Written by Staff Writer
12 Feb, 2016 | 8:05 am
Scientists are claiming a stunning discovery in their quest to fully understand gravity.
They have observed the warping of space-time generated by the collision of two black holes more than a billion light-years from Earth.
The international team says the first detection of these gravitational waves will usher in a new era for astronomy.
It is the culmination of decades of searching and could ultimately offer a window on the Big Bang.
The research, by the LIGO Collaboration, has been published yesterday(11) in the journal Physical Review Letters.
The collaboration operates a number of labs around the world that fire lasers through long tunnels, trying to sense ripples in the fabric of space-time.
Expected signals are extremely subtle, and disturb the machines, known as interferometers, by just fractions of the width of an atom.
But the black hole merger was picked up by two widely separated LIGO facilities in the US.
The merger radiated three times the mass of the sun in pure gravitational energy.
Prof Karsten Danzmann, from the Max Planck Institute for Gravitational Physics and Leibniz University in Hannover, Germany, is a European leader on the collaboration.
He said the detection was one of the most important developments in science since the discovery of the Higgs particle, and on a par with the determination of the structure of DNA.
The LIGO laser interferometers in Hanford, in Washington, and Livingston, in Louisiana, were only recently refurbished and had just come back online when they sensed the signal from the collision. This occurred at 10.51 GMT on 14 September last year.
On a graph, the data looks like a symmetrical, wiggly line that gradually increases in height and then suddenly fades away.
Being able to detect gravitational waves enables astronomers finally to probe what they call “dark” Universe – the majority part of the cosmos that is invisible to the light telescopes in use today.
Not only will they be able to investigate black holes and strange objects known as neutron stars (giant suns that have collapsed to the size of cities), they should also be able to “look” much deeper into the Universe – and thus farther back in time. It may even be possible eventually to sense the moment of the Big Bang.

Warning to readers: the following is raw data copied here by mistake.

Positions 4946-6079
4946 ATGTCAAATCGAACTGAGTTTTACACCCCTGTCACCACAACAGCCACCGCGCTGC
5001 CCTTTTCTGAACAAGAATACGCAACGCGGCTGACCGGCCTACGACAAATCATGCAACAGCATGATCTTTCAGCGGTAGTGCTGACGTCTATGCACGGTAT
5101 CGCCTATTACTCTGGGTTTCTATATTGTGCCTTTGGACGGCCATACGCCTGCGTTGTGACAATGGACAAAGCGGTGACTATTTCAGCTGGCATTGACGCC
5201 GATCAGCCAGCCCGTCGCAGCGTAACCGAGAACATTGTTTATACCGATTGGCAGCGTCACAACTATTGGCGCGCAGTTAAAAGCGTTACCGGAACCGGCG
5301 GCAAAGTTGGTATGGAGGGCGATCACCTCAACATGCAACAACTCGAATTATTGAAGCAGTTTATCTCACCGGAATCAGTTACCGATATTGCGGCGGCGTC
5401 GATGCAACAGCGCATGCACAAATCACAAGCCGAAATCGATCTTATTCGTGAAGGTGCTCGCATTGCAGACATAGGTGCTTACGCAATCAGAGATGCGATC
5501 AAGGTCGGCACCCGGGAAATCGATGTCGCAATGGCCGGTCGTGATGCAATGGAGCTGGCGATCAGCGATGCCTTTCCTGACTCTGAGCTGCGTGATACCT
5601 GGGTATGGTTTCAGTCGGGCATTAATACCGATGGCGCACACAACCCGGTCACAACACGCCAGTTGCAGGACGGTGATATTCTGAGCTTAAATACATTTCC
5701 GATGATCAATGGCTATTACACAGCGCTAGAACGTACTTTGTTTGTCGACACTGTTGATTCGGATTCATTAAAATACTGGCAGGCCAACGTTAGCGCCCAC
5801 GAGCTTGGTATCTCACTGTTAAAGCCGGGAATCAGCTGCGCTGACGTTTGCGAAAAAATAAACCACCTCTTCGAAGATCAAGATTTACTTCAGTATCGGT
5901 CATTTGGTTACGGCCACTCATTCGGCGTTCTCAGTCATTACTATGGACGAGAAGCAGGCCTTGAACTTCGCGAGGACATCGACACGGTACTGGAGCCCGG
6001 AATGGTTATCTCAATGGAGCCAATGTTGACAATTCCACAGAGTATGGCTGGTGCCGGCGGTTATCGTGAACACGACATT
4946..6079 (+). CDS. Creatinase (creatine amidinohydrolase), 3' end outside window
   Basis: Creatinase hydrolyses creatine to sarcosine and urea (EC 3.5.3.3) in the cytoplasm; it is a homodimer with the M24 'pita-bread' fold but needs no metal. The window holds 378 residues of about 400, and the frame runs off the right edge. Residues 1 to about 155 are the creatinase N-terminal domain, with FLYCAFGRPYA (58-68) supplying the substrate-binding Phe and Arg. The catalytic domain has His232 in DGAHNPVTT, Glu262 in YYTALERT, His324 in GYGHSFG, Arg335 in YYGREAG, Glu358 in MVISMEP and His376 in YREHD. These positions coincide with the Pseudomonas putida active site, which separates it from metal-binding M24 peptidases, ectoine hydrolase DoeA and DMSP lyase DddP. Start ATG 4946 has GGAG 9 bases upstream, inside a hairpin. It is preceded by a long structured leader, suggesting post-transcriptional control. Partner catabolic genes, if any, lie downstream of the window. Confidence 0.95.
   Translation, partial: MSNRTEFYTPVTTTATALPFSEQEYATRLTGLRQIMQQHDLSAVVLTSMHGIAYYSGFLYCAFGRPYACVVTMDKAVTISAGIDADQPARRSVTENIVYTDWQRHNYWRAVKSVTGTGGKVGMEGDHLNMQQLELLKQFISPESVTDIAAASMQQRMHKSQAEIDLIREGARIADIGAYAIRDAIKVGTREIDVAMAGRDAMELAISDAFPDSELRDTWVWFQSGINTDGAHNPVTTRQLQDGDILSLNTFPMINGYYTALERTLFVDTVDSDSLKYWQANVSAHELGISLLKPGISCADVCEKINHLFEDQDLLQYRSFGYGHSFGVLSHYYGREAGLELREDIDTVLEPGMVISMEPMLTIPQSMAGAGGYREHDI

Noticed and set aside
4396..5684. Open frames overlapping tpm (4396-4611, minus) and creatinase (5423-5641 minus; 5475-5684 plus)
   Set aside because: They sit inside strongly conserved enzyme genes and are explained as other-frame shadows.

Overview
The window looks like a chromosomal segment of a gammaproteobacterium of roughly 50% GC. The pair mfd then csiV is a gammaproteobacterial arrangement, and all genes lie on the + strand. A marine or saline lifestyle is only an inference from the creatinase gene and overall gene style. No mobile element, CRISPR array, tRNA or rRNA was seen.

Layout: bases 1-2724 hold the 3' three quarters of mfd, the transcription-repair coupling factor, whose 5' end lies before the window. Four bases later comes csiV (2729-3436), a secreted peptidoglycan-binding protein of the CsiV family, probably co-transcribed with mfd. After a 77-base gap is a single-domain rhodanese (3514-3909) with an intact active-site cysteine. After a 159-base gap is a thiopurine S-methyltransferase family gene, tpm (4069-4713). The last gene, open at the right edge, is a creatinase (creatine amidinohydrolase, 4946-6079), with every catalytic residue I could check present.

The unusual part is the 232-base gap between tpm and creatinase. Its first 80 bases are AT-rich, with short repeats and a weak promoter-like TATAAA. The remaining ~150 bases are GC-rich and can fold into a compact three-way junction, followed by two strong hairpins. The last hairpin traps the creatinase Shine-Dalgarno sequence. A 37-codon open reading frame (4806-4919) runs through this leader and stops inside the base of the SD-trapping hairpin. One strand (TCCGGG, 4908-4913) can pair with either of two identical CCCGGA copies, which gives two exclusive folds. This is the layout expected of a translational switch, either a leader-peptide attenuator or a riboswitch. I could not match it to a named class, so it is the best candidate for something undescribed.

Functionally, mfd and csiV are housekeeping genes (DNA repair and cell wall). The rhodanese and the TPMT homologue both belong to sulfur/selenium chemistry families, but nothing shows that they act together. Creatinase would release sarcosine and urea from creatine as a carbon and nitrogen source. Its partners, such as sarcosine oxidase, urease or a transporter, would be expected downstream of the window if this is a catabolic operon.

In addition, the study of gravitational waves may ultimately help scientists in their quest to solve some of the biggest problems in physics, such as the unification of forces, linking quantum theory with gravity.
At the moment, General Relativity describes the cosmos on the largest scales tremendously well, but it is to quantum ideas that we resort when talking about the smallest interactions. Being able to study places in the Universe where gravity is really extreme, such as at black holes, may open a path to new, more complete thinking on these issues.
Scientists have sought experimental evidence for gravitational waves for more than 40 years.
Einstein himself actually thought a detection might be beyond the reach of technology.
His theory of General Relativity suggests that objects such as stars and planets can warp space around them – in the same way that a billiard ball creates a dip when placed on a thin, stretched, rubber sheet.
Gravity is a consequence of that distortion – objects will be attracted to the warped space in the same way that a pea will fall in to the dip created by the billiard ball.
Einstein predicted that if the gravity in an area was changed suddenly – by an exploding star, say – waves of gravitational energy would ripple across the Universe at light-speed, stretching and squeezing space as they travelled.
Although a fantastically small effect, modern technology has now risen to the challenge.
Much of the R&D work for the Washington and Louisiana machines was done at Europe’s smaller GEO600 interferometer in Hannover.
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